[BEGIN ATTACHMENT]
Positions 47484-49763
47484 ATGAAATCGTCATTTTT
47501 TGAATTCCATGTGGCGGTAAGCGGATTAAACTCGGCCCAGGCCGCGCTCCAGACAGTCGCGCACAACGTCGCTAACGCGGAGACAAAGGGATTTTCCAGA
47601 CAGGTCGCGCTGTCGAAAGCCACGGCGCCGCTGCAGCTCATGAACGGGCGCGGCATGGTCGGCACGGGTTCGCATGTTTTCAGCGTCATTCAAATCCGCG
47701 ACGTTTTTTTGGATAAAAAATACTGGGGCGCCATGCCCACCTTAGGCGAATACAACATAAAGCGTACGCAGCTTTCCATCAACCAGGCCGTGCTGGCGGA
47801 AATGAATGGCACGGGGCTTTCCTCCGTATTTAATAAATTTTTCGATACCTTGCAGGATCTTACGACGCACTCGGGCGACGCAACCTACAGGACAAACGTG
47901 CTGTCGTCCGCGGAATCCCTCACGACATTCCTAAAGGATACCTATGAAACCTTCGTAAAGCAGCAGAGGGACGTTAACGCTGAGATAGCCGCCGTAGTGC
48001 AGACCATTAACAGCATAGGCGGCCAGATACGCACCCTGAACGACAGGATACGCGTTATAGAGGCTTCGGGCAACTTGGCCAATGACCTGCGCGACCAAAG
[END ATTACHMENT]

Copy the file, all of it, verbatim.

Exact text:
Positions 47484-49763
47484 ATGAAATCGTCATTTTT
47501 TGAATTCCATGTGGCGGTAAGCGGATTAAACTCGGCCCAGGCCGCGCTCCAGACAGTCGCGCACAACGTCGCTAACGCGGAGACAAAGGGATTTTCCAGA
47601 CAGGTCGCGCTGTCGAAAGCCACGGCGCCGCTGCAGCTCATGAACGGGCGCGGCATGGTCGGCACGGGTTCGCATGTTTTCAGCGTCATTCAAATCCGCG
47701 ACGTTTTTTTGGATAAAAAATACTGGGGCGCCATGCCCACCTTAGGCGAATACAACATAAAGCGTACGCAGCTTTCCATCAACCAGGCCGTGCTGGCGGA
47801 AATGAATGGCACGGGGCTTTCCTCCGTATTTAATAAATTTTTCGATACCTTGCAGGATCTTACGACGCACTCGGGCGACGCAACCTACAGGACAAACGTG
47901 CTGTCGTCCGCGGAATCCCTCACGACATTCCTAAAGGATACCTATGAAACCTTCGTAAAGCAGCAGAGGGACGTTAACGCTGAGATAGCCGCCGTAGTGC
48001 AGACCATTAACAGCATAGGCGGCCAGATACGCACCCTGAACGACAGGATACGCGTTATAGAGGCTTCGGGCAACTTGGCCAATGACCTGCGCGACCAAAG